Sunday, August 23, 2009

PS: You're a moron.

Part I

Dr X: "Why hasn't the Argle-Bargle T380A test been run on my patient yet?"

Nurse Jo: "Because it's a timed test that has to be done by the lab. It can't be drawn through a central line."

Dr. X: "Why haven't you drawn it yet?"

NJ: "Because...it's...timed. As in, it shouldn't be drawn until a...specific time."

Dr. X, growing upset: "But you could draw it right now! Out of the central line!"

NJ: "No. I can't. It can't be drawn through a central line. The heparin lock we use will screw up the test results, and besides, it's a timed test. It's not due to be drawn until 1630."

Dr. X: (incoherent ranting about incompetence of nursing staff.)

NJ: (finds herself on the opposite end of the hall, unsure of how that bruise got on her forehead. Oh, wait. It was Head-Meet-Wall again.)

Part II

Dr. Y: "Why did you change my patient from calcium gluconate to a calcium citrate and magnesium supplement?"

Nurse Jo: "Because that's our protocol for people who have had gastric bypass surgery."

Dr. Y: "But this patient didn't have a gastric bypass! She had a parathyroidectomy!"

Nurse Jo: "Yes, I know. However, the patient's history shows that she had a bypass six years ago, and her blood calcium levels have been low enough to warrant IV repletion. Therefore, according to protocol, we changed her over to citrate and mag, and her calcium levels have come up."

Dr. Y: "Are you a doctor? I didn't write that order!"

NJ: "It's the standard hospital nutritional protocol for patients who have had bypass surgery. Here it is on the computer (clicks twice)."

Dr. Y: "I didn't write that order! You had no right to change that patient's medication!"

NJ: "Her calcium has been stable at 9.2 for three days, after being between 2 and 3.5 for the proceeding week. Is there a problem?"

Part III

Dr. Z: "Why didn't you replete this patient's magnesium and transfuse blood?"

Nurse Jo, looking worried: "Because I didn't see an order for it."

Dr. Z: "Her hemoglobin is ten! TEN!! Why didn't you transfuse her??"

NJ: "Um... ... ...because her hemoglobin is ten. And has been ten for the last four days. And her magnesium is 2.0 and has been for the last four days."

Dr. Z: "But I always transfuse patients with a hemoglobin less than twelve!"

NJ, taking chart in hand: "See this preprinted sheet? You filled out this preprinted sheet. It says right here that if hemoglobin is less than nine or crit is less than 25, we transfuse. It says we replete magnesium for mag levels of less than 1.7. Her crit and hemoglobin and mag have all been above those levels for four. days."

Dr. Z: "But that's not how I do it!"

NJ: Considers banging head on desk, then decides that the bruise that's already there is enough, and wonders why on EARTH the new docs in rotation aren't briefed on our protocols.

11 comments:

Sean said...

((Sean swoops open door in a loud and obnoxious manner. Walks up to dear nurse Jo and gives her the heaviest HIGH FIVE he can muster))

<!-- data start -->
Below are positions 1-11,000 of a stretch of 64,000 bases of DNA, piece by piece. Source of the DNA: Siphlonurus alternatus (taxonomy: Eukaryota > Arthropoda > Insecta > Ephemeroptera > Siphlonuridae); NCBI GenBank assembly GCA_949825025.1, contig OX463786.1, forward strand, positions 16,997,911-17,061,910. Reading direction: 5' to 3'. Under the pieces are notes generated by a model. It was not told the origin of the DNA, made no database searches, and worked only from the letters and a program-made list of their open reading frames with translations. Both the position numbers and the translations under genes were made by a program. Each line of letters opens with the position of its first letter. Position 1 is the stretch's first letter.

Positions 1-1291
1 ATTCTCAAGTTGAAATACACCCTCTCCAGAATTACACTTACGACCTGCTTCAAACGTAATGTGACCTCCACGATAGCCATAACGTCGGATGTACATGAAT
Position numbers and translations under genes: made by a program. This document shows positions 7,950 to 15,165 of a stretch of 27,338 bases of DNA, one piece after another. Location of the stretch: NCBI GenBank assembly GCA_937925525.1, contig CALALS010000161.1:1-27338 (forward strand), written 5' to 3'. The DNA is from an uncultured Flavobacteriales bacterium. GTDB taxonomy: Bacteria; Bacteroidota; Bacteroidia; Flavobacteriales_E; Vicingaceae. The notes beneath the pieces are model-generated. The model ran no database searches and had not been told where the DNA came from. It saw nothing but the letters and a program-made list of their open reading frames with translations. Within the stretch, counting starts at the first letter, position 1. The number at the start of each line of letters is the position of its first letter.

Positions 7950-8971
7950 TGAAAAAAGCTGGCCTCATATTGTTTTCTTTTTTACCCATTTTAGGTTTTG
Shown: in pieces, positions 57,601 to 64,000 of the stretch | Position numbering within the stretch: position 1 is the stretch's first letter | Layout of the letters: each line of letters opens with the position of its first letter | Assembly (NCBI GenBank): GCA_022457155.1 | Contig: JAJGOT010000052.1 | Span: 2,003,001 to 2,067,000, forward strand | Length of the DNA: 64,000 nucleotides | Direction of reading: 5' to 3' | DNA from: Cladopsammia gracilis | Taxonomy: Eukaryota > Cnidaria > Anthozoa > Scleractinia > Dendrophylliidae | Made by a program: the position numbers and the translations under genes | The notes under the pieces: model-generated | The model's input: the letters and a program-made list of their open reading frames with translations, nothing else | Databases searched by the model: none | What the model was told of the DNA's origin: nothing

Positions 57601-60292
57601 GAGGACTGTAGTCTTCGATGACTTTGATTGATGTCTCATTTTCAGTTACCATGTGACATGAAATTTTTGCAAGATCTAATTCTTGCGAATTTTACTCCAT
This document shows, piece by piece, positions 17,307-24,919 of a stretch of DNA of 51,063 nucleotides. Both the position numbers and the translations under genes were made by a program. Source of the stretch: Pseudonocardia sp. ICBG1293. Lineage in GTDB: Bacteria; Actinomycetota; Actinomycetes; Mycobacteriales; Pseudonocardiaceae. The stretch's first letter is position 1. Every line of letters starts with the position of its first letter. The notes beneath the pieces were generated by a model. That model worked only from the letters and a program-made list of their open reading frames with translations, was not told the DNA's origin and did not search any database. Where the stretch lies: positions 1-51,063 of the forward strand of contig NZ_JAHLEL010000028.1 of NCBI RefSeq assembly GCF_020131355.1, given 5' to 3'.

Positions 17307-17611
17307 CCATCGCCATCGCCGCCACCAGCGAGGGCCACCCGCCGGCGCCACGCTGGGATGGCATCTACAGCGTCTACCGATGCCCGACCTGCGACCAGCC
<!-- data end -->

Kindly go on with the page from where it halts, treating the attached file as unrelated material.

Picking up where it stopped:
Screaming at the top of my lungs: "You go girl"
And when you figure this out.. let me know so that I can pass it on!

notratched said...

HA HA HA.

Crabby McSlacker said...

Gotta also wonder why new docs in rotation have such major attitude when they could be learning instead of berating?

Perhaps you should start wearing a crash helmet to work to save your poor forehead.

Penguin said...

You knew this was coming, because you were nervous about coming back to work, the new transition coming, etc. and the Aliens planted him to piss on your cheerios. Aliens 0, NJ 1. Sweet....

sara said...

lol. your poor forehead. i've been wondering that myself, especially after the docs have managed to screw up the labs for at least one of my patients every night i've worked over the past two months.

(hhhm, if a patient is on a hypertonic saline solution, ya think ya might wanna check the sodium, right?)

Anonymous said...

Oof.
Can I hope that this is an exceptional day, and not something you have to encounter all the time? I'm about to enter nursing school, and stories like this make me nervous. :)

RehabNurse said...

anonymous:

Be prepared to be nervous!

Don't you just love docs who can't read?

Anonymous said...

Hmmm...maybe you should've mentioned to Dr. X that it was a timed test, and that it couldn't be drawn through the central line. Oh...wait....
:D

Carolyn said...

So Jo-

no need to worry yourself about whether you know your values for magnesium. And in our ICU, all we care about is ionized calcium...the Hell with the total (green top, on ice.)

You are SO okay for critical care. I'm almost ready to drive to Texas and have an accident.

Because the Residents and Fellows in ICU can be just as numb as the ones you are describing.

Molly said...

I haven't been briefed in your protocols either, but even I could manage to figure out that the order I signed is what will be done or that a timed test needs to be done AT THE CORRECT TIME.

If I could hand you my cookie through the computer, I would. Yeesh.

GingerJar said...

I think I know that resident!!!!

Oh, several years ago a casemanager informed me Medicare mandated the criteria for payment for blood administration and that the hemoglobin had to be below a 10 for reimbursement, unless the patient had active bleeding.

We all know that money talks and protocols are written with the hope of reimbursement for what is done.